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4/1/04 - WILIAMSON ON HUMAN RIGHTS - 2004-04-01


This is an editorial reflecting the views of the United States Government:

The annual meeting of the United Nations Commission on Human Rights is underway in Geneva. One of the essential features of such sessions, says Richard Williamson, U.S. representative to the commission, is the “naming and shaming” of human rights violators. “We have seen instances, time and time again,” he said, “where there has been grudging and slow progress by those countries who have been subjected to the light of the commission.”

Ambassador Williamson named a number of countries where human rights are being violated. In Cuba, he said, human rights abuses have “worsened dramatically”:

“In March 2003, seventy-five dissidents were sentenced to prison terms averaging twenty years for trying to exercise their fundamental rights. In Cuba, discrimination continues. The judiciary is not independent. There is repression. There is no freedom of the press or expression. Furthermore, inhumane prison conditions are common.”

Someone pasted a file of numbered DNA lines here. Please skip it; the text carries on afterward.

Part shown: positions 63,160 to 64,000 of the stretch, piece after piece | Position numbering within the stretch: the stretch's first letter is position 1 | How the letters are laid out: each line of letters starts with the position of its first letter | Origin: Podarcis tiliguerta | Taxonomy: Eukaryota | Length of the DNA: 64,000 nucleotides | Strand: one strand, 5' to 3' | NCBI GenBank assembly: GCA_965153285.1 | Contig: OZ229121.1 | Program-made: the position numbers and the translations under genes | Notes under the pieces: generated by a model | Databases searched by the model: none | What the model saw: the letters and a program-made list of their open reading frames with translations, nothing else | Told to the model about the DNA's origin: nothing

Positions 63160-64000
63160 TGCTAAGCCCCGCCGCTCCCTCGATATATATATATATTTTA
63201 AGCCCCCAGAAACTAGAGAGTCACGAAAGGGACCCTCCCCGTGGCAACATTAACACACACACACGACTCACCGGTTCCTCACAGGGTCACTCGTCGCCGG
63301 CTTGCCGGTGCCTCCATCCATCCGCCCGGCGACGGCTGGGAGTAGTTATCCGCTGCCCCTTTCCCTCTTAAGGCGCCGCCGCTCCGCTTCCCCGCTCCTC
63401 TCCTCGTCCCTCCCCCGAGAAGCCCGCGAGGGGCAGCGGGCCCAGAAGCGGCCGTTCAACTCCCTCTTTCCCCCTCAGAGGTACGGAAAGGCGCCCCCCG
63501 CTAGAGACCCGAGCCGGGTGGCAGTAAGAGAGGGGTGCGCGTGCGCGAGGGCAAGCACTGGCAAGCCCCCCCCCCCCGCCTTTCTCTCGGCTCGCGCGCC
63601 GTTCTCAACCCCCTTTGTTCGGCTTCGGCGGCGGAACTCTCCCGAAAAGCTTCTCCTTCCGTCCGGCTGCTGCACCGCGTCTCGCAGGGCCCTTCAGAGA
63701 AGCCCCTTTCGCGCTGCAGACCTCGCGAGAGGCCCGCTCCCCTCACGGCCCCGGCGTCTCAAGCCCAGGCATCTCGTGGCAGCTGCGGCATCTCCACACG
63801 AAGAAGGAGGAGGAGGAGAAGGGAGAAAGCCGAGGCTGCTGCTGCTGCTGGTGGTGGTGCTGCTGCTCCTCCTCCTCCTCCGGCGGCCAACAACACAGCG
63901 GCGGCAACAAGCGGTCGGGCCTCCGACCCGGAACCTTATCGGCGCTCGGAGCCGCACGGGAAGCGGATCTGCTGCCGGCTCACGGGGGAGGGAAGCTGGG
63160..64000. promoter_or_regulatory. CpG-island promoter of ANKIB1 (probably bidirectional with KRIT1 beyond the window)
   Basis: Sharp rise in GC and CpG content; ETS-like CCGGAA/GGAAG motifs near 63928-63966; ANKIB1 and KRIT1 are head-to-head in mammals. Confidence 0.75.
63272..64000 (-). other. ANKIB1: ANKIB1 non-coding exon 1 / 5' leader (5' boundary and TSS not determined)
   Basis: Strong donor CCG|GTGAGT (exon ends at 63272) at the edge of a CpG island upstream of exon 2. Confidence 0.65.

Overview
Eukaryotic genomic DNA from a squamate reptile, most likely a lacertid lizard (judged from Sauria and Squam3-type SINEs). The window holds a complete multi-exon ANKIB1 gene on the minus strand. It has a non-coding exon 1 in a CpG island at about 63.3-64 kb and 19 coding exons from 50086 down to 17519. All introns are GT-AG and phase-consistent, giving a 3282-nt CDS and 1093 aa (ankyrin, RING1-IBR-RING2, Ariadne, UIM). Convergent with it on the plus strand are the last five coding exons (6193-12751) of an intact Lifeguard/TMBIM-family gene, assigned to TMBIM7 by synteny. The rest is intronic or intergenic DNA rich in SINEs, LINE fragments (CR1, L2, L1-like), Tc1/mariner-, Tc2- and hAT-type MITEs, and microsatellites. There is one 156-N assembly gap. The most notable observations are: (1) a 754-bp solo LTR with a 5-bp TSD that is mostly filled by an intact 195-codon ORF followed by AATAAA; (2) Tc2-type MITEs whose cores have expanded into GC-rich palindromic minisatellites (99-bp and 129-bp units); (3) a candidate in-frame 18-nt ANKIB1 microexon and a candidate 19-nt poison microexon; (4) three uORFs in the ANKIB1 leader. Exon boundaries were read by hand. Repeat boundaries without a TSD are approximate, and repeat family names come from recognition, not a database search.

In the Middle East, said Ambassador Williamson, “the Iranian government’s poor human rights record worsened. The Syrian [government]. . .continued to commit serious abuses. In Saudi Arabia, freedom of religion still does not exist. In Egypt, the government introduced some potentially significant reforms in 2003; however, many more improvements are needed.”

In East Asia, the Burmese government commits major human rights abuses. And North Korea, said Ambassador Williamson, “continues to be one of the world’s most inhumane regimes.” As for China, he said, “We began 2003 with hopes that progress. . .seen in 2002 would continue”:

“Regrettably, we saw backsliding on key human rights issues. Arrests increased of democracy activists. The Chinese government record in Tibet remains poor.”

Other countries where the U-N commission should shine its human rights spotlight include Zimbabwe, the Democratic Republic of the Congo, Sudan, Russia, Belarus, Turkmenistan, and Uzbekistan. “If we fail to speak out,” said Ambassador Williamson, “we truly fail ourselves as much as [we fail] the people who are suffering.”

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